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Sen. Kamala Harris, Who Called Arming Teachers 'Ridiculous,' Launches White House Bid

Kamala-Harris-2-social.jpg

Sen. Kamala Harris, D-Calif., who has spoken about the link between education and public safety and recently backed striking Los Angeles teachers, announced Monday that she's joining the rapidly growing Democratic presidential field.

Harris worked for 20 years as a prosecutor in California before becoming the state's attorney general in 2011. She was elected to the Senate in 2016. So far, she hasn't focused much on K-12 education. 

But she's been clear that she thinks strong schools will lead to safer communities. 

"There's a connection between public education and public safety," Harris said in an interview earlier this year on "The Breakfast Club," a syndicated radio program. "It's cheaper to focus on educating young people than it is on incarcerating whole communities of young people."

And she's called President Donald Trump's proposal to arm teachers "ridiculous."

"We have many, many communities where our six- and seven-year-olds go to sleep at night listening to gun violence," she said during her "Breakfast Club" interview. "We have enough trauma in our community that we need to deal with without expecting that our second-grader is going to now go to school and look up at the front of the class at their teacher and she's strapping a gun. That doesn't make any sense."

Instead, she said, the country needs "meaningful smart gun safety laws," including universal background checks for firearms purchases.

Harris has criticized U.S. Secretary of Education Betsy DeVos' support for arming teachers under certain conditions. And more broadly, she's called the secretary unqualified.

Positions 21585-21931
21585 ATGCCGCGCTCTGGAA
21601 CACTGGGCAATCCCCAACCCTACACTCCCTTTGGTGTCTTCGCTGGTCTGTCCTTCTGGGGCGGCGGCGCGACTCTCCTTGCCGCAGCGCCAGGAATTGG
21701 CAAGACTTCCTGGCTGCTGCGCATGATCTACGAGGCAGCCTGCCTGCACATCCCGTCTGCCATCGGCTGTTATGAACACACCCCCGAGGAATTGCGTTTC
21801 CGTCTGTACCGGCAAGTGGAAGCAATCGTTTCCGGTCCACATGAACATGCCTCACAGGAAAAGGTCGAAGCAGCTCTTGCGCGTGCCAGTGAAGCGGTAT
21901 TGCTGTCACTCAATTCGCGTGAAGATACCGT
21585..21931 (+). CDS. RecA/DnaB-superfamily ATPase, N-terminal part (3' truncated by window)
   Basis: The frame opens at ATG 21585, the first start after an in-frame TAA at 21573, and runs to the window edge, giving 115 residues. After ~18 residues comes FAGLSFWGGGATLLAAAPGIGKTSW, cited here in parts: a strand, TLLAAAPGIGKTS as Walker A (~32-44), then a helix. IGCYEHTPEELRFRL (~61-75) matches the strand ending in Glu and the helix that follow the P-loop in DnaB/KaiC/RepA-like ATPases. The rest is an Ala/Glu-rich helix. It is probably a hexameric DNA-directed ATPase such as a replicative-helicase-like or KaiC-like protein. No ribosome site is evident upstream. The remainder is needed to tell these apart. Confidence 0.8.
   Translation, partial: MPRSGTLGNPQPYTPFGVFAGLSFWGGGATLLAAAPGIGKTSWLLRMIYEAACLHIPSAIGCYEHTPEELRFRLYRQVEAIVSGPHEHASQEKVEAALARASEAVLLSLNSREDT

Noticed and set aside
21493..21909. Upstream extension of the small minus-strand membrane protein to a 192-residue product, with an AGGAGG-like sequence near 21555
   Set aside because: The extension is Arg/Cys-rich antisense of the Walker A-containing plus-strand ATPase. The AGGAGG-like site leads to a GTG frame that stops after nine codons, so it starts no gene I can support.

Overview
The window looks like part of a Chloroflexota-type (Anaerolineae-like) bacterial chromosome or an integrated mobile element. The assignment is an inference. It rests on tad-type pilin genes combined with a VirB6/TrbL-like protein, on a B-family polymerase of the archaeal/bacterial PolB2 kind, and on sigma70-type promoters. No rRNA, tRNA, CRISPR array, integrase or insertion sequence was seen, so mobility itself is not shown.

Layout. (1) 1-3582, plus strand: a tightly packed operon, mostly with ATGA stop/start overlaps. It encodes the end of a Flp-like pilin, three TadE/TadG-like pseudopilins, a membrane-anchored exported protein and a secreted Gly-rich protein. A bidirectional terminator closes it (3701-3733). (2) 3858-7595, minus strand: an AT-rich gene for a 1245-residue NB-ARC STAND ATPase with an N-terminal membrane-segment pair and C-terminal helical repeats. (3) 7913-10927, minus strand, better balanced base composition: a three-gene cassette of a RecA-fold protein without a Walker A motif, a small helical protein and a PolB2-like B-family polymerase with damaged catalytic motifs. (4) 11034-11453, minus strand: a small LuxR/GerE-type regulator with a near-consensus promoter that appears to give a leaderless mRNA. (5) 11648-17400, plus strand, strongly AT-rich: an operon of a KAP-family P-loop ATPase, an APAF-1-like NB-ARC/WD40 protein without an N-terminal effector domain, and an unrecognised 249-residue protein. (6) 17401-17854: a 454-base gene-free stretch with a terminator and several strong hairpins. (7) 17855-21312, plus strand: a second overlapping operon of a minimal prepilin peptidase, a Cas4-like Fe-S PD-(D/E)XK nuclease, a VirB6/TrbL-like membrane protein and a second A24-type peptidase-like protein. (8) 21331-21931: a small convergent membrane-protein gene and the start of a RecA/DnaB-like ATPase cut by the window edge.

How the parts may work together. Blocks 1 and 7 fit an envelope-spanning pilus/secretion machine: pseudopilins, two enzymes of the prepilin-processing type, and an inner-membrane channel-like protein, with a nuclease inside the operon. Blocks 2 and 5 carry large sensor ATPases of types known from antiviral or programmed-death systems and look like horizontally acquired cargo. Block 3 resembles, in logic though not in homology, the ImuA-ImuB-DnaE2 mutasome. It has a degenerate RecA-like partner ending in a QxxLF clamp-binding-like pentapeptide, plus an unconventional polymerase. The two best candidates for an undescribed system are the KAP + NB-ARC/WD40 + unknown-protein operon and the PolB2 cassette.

More recently, Harris supported striking teachers in L.A., in her home state of California.


Harris' father is Jamaican and her mother is Indian. She chose to announce her candidacy on Martin Luther King Jr. Day, in part to honor her parents.

"My parents were very active in the civil rights movement, and that's the language I grew up hearing," she said in making the announcement on ABC's Goodmorning America. She said King was an aspirational leader, and she strives to be, too.  "We are flawed, we are not perfect but we are a great country when we think about the principles on which we were founded."

So who else is hoping for the Democratic nomination in 2020? 

We recently profiled Democratic presidential hopefuls including  Sen. Kirsten Gillabrand of New YorkSen. Elizabeth Warren of Massachusetts, former secretary of housing and urban development Julian Castro, Rep. Tulsi Gabbard of Hawaii. And we wrote about Rep. John Delaney, D-Md., when he declared in 2017

Click here to see our 2020 cheat sheet of Democratic contenders

Photo Credit: Melina Mara for the Associated Press


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